Magic Wand

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Our brave hero Radiget wanders the wastes, a hokey western tune playing as he steps around in his robes. Is he a knight? A wizard? A cowboy, as the opening music could allude to? Personally, I liked seeing him as an early Final Fantasy Red Mage, except decked out with a blue plague doctor mask. This man of mystery is on a quest for… nothing in particular, but he sure does love collecting capsule toys.

Magic Wand is the latest commercial project by thecatamites, known for games such as Space Funeral, 50 Short Games, Goblet Grotto and Murder Dog IV: Trial of the Murder Dog. For $4 on or Steam, you can hop into a 3D representation of a JRPG world, a diorama mixed in with thecatamites’ usual charm.

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This diorama world of Magic Wand is that of a JRPG where the hero doesn’t really have a motivation. There is no flimsy plot reasons to push Radiget forward – in fact, when an inkling of a main narrative does appear, Radiget doesn’t really care and in fact seems to accomplish these narrative goals by accident. NPCs mention other troubles and quests, bringing up what would be fragments of plot in normal games, but Radiget cares not.

There is no true sense of danger either, creating anti-climaxes when things do get serious. Radiget can slay most foes with a single sword swing and while he has health that can be restored by soda (as it should be), there are no consequences for getting low. Radiget can keep on trucking even with negative health in the hundreds, no worse for wear. Some angels will occasionally fly down, presumably to claim his undead soul, but slashing them blows them up and heals Radiget in the holy explosion.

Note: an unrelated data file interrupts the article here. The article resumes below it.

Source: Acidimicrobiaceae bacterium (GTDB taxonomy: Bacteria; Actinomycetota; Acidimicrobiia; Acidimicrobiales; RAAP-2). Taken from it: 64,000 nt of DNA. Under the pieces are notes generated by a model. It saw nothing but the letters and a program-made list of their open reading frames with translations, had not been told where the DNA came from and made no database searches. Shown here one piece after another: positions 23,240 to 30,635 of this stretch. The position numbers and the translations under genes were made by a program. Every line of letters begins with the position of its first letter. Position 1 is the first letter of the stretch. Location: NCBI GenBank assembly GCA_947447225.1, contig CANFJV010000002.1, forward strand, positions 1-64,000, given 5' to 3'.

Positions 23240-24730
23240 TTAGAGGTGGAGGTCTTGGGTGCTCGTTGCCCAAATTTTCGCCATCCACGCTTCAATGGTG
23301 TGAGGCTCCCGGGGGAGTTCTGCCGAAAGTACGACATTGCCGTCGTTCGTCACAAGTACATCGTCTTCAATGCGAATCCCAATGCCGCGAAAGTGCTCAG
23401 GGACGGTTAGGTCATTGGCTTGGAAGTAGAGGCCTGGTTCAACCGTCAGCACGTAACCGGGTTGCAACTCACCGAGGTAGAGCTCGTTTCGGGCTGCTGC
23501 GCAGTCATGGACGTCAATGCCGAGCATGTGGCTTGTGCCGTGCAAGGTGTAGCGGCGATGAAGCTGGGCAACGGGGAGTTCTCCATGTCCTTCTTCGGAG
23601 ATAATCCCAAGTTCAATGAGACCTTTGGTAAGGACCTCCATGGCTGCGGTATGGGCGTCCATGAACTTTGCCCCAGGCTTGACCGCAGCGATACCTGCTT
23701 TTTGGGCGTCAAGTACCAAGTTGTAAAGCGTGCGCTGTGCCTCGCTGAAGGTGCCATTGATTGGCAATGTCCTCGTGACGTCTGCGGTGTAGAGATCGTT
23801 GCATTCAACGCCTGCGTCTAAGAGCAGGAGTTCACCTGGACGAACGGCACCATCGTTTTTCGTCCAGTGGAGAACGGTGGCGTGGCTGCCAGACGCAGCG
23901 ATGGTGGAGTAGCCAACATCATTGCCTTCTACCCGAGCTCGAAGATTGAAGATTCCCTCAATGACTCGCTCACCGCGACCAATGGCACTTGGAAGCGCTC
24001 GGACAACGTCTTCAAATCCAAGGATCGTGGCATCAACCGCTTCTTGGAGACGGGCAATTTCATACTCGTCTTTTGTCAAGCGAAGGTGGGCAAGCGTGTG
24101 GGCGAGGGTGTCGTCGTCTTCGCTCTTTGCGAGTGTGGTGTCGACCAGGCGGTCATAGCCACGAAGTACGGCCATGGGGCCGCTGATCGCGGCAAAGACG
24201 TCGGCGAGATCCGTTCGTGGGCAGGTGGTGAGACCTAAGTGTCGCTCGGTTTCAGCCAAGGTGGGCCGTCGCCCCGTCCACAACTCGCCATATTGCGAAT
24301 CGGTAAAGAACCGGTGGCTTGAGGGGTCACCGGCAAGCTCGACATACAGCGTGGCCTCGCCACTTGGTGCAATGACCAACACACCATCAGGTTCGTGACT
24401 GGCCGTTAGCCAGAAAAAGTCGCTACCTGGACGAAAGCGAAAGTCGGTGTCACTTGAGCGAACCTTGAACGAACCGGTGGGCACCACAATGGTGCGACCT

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It’s sort of a JRPG that focuses more on exploration than fighting. Remember playing some game and wandering around on the overworld when you suddenly spot an interesting landmark? Remember getting a random encounter upon taking a few steps toward your destination and having to deal with a distraction for half a minute? No such troubles in Magic Wand, where most conflicts last a second and you can head straight to whatever interests you. Take a break from the not-narrative-pursuing and check out that tower. Relax and talk to the local NPCs screwing around.

As for these NPCs, they’re walking around in wonky sprites like Radiget, with different designs reflecting distorted forms of what would be considered typical RPG fare. At times, NPCs spout lore that is typically ridiculous yet perfectly legitimate for this universe. Sometimes, the dialogue is just plain non-sequiturs – ramblings that are also just as legitimate as the lore. Deliberate typos occasionally pepper the dialogue like a poor English translation, old English speech occasionally being used liberally like an old Dragon Quest, often in ways that don’t really make sense. Par for the course, really.

There is of course Radiget’s obsession with capsule toys, a player’s obsession with side activities over a main plot. You’ll occasionally get money from fighting jerks and breaking pots, which you’ll need to feed Radiget’s habit. These capsule toys are of characters in the game, with a brief note giving a bit of context behind them and you can admire them anytime in the menu. Now, there does seem to be a bunch of toys up for collecting, but these machines dispense prizes at random and just loves to give duplicates. I doubt that there’s a prize for getting all the toys, but hey, look at ’em.

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This strange world is accompanied by a soundtrack from New Vaders. The music helps give the game its dreamlike qualities, synths conveying a peaceful yet exciting journey then suddenly turning harsh and frantic as Radiget somehow finds himself facing a stronger than usual foe. Even if you’re turned off by the lo-fi aesthetics of Magic Wand, I can’t imagine anyone hating on the music.

Magic Wand is a delightful game and a fun take on an RPG, though it is on the short side. I found it enjoyable enough that the price-time ratio wasn’t really a concern to me, especially as someone that likes the creator’s past works. So, consider supporting your local vidcon maker and hop into an RPG diorama today!


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